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WITHOUT FEAR OR FAVOUR!

A COVID-19 booster vaccination is an extra dose of vaccine that is administered after a longer period, after the basic series of COVID-19 vaccinations has been completed.

This booster vaccination is intended to give an extra ‘boost’ that can improve the effectiveness of the primary vaccination series.

A booster jab is needed if the protective effect of the primary course of vaccines decreases too much over time, or if vaccinations prove to be less effective in protecting against new variants of a virus, such as the Omicron variant.

For the entire population, the COVID-19 vaccines still provide very effective protection against serious illness and hospital admission: 94% against hospital admission and 97% against ICU admission.

However, protection against hospital admission is decreasing slightly. Older people may have slightly less protection after the first two vaccinations, compared to young people.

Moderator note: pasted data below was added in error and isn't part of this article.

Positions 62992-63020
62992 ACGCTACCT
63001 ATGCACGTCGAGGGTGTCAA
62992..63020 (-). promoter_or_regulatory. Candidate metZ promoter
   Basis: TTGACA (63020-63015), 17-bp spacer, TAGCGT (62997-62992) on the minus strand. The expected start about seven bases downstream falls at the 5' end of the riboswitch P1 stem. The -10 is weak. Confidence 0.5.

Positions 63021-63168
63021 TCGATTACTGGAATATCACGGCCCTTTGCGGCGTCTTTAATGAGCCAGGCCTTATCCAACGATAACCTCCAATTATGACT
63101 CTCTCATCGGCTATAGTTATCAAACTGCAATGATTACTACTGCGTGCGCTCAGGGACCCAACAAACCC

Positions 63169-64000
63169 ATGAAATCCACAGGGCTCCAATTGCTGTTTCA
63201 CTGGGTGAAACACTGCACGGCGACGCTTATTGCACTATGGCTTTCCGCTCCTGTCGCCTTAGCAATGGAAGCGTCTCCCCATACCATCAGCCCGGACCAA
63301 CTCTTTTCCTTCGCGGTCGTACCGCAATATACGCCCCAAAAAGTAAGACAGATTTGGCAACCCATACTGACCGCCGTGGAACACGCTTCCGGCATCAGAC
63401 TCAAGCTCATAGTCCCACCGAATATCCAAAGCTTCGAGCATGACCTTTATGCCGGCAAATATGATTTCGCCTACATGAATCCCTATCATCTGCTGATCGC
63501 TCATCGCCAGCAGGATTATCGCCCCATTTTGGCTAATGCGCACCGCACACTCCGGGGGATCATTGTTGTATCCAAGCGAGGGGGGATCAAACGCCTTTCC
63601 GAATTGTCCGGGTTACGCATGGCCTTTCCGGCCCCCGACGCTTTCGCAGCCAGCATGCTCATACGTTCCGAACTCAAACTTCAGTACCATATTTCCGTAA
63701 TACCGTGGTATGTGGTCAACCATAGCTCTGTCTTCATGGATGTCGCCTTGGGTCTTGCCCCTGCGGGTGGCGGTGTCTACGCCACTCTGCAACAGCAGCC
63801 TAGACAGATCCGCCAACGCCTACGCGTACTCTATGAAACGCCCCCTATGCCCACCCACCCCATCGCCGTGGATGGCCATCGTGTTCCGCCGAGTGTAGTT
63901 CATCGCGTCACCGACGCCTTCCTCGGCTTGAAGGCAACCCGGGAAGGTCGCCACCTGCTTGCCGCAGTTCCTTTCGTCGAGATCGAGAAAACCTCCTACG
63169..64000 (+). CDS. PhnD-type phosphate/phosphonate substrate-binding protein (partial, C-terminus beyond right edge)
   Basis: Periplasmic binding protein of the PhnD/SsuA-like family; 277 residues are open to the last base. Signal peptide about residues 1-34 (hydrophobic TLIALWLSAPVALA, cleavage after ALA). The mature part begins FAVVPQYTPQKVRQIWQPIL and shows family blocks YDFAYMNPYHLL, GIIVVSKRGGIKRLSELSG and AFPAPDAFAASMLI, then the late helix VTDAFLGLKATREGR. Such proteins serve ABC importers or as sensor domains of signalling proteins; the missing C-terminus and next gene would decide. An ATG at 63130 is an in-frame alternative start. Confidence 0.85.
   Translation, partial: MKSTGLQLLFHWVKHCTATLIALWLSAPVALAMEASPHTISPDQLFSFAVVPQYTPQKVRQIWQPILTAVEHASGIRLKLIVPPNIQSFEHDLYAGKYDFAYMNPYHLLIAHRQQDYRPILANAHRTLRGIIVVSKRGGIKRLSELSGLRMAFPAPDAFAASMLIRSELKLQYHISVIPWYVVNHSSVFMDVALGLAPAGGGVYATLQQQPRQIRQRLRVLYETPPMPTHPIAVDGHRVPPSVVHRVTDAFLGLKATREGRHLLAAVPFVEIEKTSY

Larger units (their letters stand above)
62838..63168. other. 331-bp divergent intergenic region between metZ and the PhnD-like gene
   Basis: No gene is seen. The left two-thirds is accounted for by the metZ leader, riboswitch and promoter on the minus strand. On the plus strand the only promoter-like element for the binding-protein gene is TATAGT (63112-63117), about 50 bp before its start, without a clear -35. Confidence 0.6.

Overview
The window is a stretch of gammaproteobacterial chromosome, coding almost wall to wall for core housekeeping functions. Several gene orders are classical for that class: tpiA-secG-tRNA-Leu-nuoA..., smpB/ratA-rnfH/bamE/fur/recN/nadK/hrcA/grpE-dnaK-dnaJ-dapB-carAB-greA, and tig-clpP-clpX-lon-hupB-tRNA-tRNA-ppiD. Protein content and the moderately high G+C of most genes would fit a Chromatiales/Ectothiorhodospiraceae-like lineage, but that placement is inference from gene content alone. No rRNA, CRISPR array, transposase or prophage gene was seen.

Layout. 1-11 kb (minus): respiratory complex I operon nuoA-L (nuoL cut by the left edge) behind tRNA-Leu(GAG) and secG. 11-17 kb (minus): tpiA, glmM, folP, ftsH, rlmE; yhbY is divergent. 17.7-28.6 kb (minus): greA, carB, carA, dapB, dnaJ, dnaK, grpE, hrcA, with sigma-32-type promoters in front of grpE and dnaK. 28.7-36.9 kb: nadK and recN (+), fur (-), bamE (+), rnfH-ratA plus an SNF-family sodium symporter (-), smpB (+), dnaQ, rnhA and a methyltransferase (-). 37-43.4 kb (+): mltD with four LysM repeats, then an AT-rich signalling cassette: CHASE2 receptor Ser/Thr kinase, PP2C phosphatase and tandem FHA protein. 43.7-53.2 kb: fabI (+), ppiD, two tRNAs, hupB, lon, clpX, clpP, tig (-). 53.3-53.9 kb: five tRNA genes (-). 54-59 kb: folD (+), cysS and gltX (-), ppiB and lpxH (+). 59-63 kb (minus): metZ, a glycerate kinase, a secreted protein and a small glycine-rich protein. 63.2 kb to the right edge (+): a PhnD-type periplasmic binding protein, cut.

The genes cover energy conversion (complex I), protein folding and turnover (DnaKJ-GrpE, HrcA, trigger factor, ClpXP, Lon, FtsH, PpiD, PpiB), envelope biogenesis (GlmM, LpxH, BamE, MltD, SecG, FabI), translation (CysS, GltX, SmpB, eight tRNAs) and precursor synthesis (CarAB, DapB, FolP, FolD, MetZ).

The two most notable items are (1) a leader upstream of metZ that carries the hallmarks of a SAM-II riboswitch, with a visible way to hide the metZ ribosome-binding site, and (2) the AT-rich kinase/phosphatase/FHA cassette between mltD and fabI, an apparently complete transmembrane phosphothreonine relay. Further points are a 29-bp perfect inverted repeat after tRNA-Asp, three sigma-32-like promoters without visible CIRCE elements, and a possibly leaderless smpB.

Advisory reports of the Health Council of the Netherlands
In its advisory report of 2 November 2021, the Health Council of the Netherlands recommended offering a booster vaccination
to people aged 60 and older and people in care institutions (aged 18 years and older).

In its advisory report of 17 November 2021, the Health Council also recommended offering a booster vaccination to adults with Down syndrome.
They have a higher risk of serious illness and death from COVID-19, comparable to older people

On 25 November 2021, the Health Council recommended also offering a booster vaccination to everyone under 60.

When to get the booster –

You can get the COVID-19 booster vaccination from 3 months after the last vaccination in their basic series of COVID-19 vaccinations.

People who had COVID-19 after their last vaccination can get the COVID-19 booster vaccination from 3 months after they had COVID.

Timeline –

All adults in the Netherlands will be able to get a booster jab. Based on the advisory reports of the Health Council of the Netherlands, the booster vaccination will be offered starting with people aged 60 and over, people living in residential care institutions and people with Down syndrome.

Care workers will also be among the first to be offered a booster vaccination. This is to prevent them from falling ill, which would put more pressure on the healthcare system

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